Cash-strapped Nigeria and Angola are discussing potential financing from the World Bank, which, together with the International Monetary Fund, is in talks with Azerbaijan.
The 70 percent drop in the crude price over the last 18 months has hit the budgets of oil-dependent nations such as Nigeria, Venezuela, Russia and even some of the richer Gulf nations such as Bahrain.
Demand for oil, particularly in Asia, proved robust last year, but not enough to absorb near-record supply and ballooning inventories of unwanted crude.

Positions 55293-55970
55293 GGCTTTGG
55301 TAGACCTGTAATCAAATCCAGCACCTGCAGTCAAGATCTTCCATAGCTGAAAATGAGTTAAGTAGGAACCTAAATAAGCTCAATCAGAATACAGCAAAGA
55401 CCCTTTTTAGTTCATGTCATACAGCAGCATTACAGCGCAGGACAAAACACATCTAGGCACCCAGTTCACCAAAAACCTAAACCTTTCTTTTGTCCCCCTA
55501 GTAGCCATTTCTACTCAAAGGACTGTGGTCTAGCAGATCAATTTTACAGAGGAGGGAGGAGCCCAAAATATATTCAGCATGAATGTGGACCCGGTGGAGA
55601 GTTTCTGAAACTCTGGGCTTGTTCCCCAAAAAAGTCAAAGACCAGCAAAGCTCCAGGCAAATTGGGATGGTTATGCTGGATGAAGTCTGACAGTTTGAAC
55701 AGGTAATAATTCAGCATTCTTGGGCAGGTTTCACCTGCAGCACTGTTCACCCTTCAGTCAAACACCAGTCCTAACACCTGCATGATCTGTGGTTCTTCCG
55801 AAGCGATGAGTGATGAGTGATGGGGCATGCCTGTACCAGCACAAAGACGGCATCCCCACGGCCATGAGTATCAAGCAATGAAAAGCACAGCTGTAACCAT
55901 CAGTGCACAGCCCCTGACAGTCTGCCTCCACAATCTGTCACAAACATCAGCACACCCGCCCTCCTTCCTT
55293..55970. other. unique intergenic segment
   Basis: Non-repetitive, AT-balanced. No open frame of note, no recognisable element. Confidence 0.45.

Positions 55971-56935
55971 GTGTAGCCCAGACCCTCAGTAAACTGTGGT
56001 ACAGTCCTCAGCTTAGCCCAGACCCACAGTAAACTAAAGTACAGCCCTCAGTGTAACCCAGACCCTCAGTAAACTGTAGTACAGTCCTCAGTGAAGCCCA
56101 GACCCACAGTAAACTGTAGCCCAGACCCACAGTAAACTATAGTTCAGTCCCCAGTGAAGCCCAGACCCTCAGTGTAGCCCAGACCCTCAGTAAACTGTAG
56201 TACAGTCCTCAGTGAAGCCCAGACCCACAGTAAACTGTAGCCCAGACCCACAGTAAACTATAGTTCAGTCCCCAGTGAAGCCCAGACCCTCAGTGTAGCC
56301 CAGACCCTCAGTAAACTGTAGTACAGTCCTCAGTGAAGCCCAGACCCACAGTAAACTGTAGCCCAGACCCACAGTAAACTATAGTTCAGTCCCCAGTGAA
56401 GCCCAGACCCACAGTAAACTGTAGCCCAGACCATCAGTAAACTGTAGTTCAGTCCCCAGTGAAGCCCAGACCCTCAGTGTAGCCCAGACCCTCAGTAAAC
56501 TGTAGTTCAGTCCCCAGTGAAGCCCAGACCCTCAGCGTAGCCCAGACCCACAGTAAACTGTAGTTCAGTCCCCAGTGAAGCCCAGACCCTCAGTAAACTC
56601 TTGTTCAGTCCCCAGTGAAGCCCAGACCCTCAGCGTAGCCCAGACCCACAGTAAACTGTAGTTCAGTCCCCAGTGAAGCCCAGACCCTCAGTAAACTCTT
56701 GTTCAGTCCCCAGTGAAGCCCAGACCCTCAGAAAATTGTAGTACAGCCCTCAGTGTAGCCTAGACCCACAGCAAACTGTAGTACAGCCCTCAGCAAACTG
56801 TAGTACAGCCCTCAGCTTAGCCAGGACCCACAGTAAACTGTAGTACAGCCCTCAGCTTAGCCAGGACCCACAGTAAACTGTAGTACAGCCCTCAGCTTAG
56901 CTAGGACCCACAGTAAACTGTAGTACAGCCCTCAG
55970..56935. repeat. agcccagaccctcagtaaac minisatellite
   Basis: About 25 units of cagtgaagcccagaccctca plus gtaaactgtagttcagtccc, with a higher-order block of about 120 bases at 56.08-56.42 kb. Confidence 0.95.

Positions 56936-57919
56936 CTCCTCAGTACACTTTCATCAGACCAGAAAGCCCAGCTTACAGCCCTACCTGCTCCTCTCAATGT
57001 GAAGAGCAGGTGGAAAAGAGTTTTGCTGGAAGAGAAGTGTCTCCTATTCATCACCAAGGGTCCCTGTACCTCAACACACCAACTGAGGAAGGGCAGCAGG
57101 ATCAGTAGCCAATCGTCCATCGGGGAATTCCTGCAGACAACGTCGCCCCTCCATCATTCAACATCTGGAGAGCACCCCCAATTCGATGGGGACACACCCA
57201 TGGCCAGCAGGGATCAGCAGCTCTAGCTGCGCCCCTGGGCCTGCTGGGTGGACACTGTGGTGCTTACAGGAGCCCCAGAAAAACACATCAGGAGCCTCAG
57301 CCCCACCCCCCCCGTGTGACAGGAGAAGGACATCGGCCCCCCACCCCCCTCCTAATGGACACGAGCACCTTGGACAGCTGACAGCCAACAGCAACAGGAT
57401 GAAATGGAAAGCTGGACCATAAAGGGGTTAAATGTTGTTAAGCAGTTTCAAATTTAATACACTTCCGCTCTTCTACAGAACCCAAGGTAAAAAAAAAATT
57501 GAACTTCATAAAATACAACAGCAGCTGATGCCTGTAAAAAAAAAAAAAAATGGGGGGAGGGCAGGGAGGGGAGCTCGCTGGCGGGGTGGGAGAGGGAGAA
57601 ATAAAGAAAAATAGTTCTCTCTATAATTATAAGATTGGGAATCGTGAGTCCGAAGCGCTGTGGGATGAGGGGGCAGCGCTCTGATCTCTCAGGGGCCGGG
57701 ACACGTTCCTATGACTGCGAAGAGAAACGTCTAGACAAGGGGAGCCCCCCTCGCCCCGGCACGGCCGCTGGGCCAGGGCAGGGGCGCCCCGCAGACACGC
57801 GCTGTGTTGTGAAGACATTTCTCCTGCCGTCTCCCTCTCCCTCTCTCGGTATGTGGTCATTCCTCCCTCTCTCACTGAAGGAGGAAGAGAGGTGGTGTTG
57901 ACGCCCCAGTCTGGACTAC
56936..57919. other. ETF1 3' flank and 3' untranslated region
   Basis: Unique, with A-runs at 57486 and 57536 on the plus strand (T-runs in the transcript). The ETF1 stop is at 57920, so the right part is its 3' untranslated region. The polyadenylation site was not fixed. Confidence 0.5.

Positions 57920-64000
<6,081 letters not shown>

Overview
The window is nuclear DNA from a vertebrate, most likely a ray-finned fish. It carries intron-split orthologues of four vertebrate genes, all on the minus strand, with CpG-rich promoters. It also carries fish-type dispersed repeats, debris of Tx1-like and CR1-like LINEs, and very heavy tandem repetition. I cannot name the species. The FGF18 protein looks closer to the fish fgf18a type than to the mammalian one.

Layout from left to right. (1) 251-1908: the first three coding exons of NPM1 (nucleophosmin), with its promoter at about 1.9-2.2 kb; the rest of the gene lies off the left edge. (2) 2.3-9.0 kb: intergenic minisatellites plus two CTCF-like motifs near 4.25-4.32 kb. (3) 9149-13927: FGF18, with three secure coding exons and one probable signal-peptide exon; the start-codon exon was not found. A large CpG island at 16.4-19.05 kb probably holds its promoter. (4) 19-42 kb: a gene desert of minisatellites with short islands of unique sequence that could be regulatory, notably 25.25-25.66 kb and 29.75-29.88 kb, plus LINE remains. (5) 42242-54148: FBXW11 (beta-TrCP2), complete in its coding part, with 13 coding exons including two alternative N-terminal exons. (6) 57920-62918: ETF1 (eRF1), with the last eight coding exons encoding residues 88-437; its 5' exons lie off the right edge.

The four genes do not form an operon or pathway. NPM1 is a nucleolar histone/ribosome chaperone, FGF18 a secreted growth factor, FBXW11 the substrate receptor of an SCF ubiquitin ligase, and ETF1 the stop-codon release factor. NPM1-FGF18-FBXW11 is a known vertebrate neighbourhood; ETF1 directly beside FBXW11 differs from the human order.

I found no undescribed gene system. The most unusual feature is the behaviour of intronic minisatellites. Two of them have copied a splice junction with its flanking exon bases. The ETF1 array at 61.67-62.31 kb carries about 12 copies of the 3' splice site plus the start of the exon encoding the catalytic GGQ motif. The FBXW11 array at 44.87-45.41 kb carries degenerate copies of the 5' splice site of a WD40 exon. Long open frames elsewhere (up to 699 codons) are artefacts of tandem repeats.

U.S. crude stocks rose by 3.8 million barrels to 500.4 million in the week to Jan. 29, data from the American Petroleum Institute showed.
“The (global) inventory situation is going to get worse in the second quarter as we hit the peak refining rate at the end of this quarter,” Tony Nunan, oil risk manager at Mitsubishi Corp in Tokyo, said.
A rebalancing between oil demand and supply will not come until mid-2017, Morgan Stanley said in a note.
“Despite the myriad announcements of capex cuts, production has yet to respond enough to rebalance the market,” Morgan Stanley said.
Goldman Sachs in a note on Monday said volatility in the oil price, which is at its highest since the collapse of failed U.S. investment bank Lehman Brothers in 2008, could reach 100 percent as storage capacity comes under pressure.